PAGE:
As consumers, value is inextricably linked with quality. Are we getting our money’s worth? After all, Appendix M doesn’t have a jewel case and there’s only eight songs. “Pshaw,” is not too far from the response that a typical Andrew Peterson supporter might offer to that question.
Here’s what we get:
1. Eight tracks featuring songs that we’ve never heard before, or at least never heard in quite the same way before. These are songs that for one reason or the other didn’t make it on to a standard project: they didn’t fit the theme, were only done live, or were sung by somebody else (Jill Phillips on “All the Way Home” in what–as we might expect–is an otherworldy performance).
2. A personal welcome and introduction from Andrew Peterson himself.
3. A play-by-play from Andy featuring a description of each track, how they came to be, and what they mean to him.
4. A variety of wallpaper for your computer desktop including shots from The Far Country; Behold the Lamb of God; Slugs, & Bugs & Lullabys; and, The Ballad of Matthew’s Begats. I just replaced The Far Country wallpaper with one of the Behold the Lamb of God versions.
5. Fifteen video clips. The video of Andy and his first (only?) skydiving experience is worth at least $13.00 by itself. Also catch live versions of old favorites such as “Rise and Shine,” “Venus,” “Loose Change,” and more. We are also treated to Andy’s cover of Rich Mullins’s “The Color Green.”
One of my favorite videos is the electronic press kit, one of those continuous loop clips you see playing in your local Christian bookstore, selling the CD and offering the public an inside look at the recording artist “as a person.” Andy has the look of a little boy, ready to go to Sunday School, wearing clothes that give him a bad feeling. When wearing clothes that were mandated by Mom, my brother and I used to refer to this bad feeling as simply, “the feeling.” We still talk about the feeling in the way that only adults can when they have known each other since childhood. I would describe the feeling as an uncomfortable, eerie fashion sense that you look better to your mother than everyone else, including yourself. At the last funeral we attended together, grabbing his tie and pulling gently, I ask my brother if he had “the feeling.” He did.
Andy looks “that” uncomfortable. And yet, though I smile to myself in places, like when I watch the shot of Andy in the button-down shirt with puffy sleeves, I am genuinely moved by pictures of his wife and kids, of the studio clips where and when “Family Man” was recorded, and Andy’s own extemporaneous words about the song.
6. 46 personal journal entries, some of which are fall-down hilarious, and most of which are moving and insightful. I’ve never mentioned or admitted this out loud or in print before, but I’ve always felt comfortable in the role of contrarian. As a kid, I would often reflexively take the opposite view. What I learned from that–besides having a lot of fun and annoying my friends–was that there was often more truth on the opposite side of conventional wisdom. So I wasn’t afraid to look.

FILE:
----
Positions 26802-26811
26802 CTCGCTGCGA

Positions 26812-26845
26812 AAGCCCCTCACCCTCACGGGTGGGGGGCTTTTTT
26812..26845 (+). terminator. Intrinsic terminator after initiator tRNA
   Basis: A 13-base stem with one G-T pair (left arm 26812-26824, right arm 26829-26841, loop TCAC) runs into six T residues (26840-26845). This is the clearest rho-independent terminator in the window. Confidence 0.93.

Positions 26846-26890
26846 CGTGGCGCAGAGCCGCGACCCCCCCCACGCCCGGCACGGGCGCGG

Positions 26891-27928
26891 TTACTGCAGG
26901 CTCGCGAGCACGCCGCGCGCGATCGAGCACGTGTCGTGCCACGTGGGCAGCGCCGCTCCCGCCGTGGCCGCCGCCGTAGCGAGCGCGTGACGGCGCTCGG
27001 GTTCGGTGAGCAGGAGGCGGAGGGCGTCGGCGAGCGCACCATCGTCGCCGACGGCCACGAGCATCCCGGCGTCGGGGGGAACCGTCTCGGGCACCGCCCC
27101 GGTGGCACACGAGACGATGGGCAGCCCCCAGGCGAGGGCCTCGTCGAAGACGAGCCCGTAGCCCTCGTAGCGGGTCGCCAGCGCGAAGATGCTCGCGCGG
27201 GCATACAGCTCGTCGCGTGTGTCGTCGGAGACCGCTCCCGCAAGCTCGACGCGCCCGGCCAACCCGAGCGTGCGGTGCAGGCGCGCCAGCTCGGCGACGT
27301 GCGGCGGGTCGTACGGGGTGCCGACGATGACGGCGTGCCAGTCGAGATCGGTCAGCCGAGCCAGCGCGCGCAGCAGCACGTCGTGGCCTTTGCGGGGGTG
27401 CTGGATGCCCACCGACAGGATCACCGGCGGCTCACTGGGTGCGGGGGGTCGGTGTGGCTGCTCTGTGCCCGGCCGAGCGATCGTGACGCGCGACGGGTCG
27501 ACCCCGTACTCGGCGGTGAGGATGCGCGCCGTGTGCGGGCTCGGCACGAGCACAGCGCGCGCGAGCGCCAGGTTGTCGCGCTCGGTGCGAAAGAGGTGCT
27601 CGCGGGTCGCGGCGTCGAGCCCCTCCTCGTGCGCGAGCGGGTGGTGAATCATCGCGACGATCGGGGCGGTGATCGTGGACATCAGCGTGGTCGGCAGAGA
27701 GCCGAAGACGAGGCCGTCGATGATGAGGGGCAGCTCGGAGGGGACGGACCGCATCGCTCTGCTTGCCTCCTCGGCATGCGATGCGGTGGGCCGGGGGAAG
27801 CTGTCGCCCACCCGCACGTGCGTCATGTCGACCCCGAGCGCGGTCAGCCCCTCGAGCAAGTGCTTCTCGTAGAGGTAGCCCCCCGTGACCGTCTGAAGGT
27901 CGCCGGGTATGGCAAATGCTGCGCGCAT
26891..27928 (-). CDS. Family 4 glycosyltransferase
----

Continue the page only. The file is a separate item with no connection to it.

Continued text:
Maybe I’m wrong (but then again maybe I’m not!), but it seems to me Andrew Peterson often pursues a similar track when he writes. He’s unafraid to turn an idea on it’s head. That’s not to say contrarians don’t pay a price. We are often bruised and scorned (long time A.P. supporters may remember the controversy surrounding “Mohawks on the Scaffold”). On the other hand, there’s often beauty and truth where others fail to tread. As you read these journals, look for A.P.s tendency to view things differently than otherwise might be expected.
7. Chord charts for Love & Thunder; The Far Country; and, Appendix A, Bootlegs and B Sides. This guitar hacker, able to read and use tabs only v-e-r-y slowly, really appreciates the chords. That way, I can just hack away. I feel more in my element.
Much of what I like about this project is its humor, variety, and serendipity. Even the title of this eclectic effort was encouraged by some rather low-brow bathroom humor at the Andrew Peterson message board. Those characteristics–humor, variety, and serendipity–not bathroom humor–are probably more intrinsic in the appendix projects than Andy’s studio albums. Still though, in an effort that is closer to a scrapbook than a bound and published hard cover book, we find quality, candor, and truth. After all, it is an Andrew Peterson project. And though we shouldn’t hold our collective breath for that rap version of “Nothing to Say,” Appendix M, Media / Music / Movies offers enough offbeat fun and unconventional surprise that you won’t need to bother yourself with the kind of startling daydream that started this review. Just buy the CD.